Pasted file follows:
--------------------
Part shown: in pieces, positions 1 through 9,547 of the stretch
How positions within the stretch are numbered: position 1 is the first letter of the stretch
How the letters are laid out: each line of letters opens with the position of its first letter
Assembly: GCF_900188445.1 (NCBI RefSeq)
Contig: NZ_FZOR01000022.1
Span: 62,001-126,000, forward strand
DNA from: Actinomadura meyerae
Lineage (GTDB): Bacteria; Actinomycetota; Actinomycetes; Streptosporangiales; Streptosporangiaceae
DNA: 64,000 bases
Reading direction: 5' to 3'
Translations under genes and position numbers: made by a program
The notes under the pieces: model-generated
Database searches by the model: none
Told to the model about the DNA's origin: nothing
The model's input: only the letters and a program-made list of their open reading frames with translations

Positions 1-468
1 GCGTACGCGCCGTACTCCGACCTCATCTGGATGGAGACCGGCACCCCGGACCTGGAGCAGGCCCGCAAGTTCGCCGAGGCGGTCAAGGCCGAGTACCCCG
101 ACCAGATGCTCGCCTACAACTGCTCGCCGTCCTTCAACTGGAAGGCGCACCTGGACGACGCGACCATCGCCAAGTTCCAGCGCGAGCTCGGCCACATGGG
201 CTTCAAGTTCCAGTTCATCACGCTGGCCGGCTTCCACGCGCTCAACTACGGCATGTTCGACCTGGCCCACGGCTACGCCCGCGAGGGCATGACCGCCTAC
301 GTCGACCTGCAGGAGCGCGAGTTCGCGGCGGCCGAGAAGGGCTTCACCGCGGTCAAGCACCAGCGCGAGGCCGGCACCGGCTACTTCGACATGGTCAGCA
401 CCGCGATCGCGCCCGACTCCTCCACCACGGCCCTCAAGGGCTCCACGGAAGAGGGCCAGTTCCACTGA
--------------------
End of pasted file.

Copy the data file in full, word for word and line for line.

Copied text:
Part shown: in pieces, positions 1 through 9,547 of the stretch
How positions within the stretch are numbered: position 1 is the first letter of the stretch
How the letters are laid out: each line of letters opens with the position of its first letter
Assembly: GCF_900188445.1 (NCBI RefSeq)
Contig: NZ_FZOR01000022.1
Span: 62,001-126,000, forward strand
DNA from: Actinomadura meyerae
Lineage (GTDB): Bacteria; Actinomycetota; Actinomycetes; Streptosporangiales; Streptosporangiaceae
DNA: 64,000 bases
Reading direction: 5' to 3'
Translations under genes and position numbers: made by a program
The notes under the pieces: model-generated
Database searches by the model: none
Told to the model about the DNA's origin: nothing
The model's input: only the letters and a program-made list of their open reading frames with translations

Positions 1-468
1 GCGTACGCGCCGTACTCCGACCTCATCTGGATGGAGACCGGCACCCCGGACCTGGAGCAGGCCCGCAAGTTCGCCGAGGCGGTCAAGGCCGAGTACCCCG
101 ACCAGATGCTCGCCTACAACTGCTCGCCGTCCTTCAACTGGAAGGCGCACCTGGACGACGCGACCATCGCCAAGTTCCAGCGCGAGCTCGGCCACATGGG
201 CTTCAAGTTCCAGTTCATCACGCTGGCCGGCTTCCACGCGCTCAACTACGGCATGTTCGACCTGGCCCACGGCTACGCCCGCGAGGGCATGACCGCCTAC
301 GTCGACCTGCAGGAGCGCGAGTTCGCGGCGGCCGAGAAGGGCTTCACCGCGGTCAAGCACCAGCGCGAGGCCGGCACCGGCTACTTCGACATGGTCAGCA
401 CCGCGATCGCGCCCGACTCCTCCACCACGGCCCTCAAGGGCTCCACGGAAGAGGGCCAGTTCCACTGA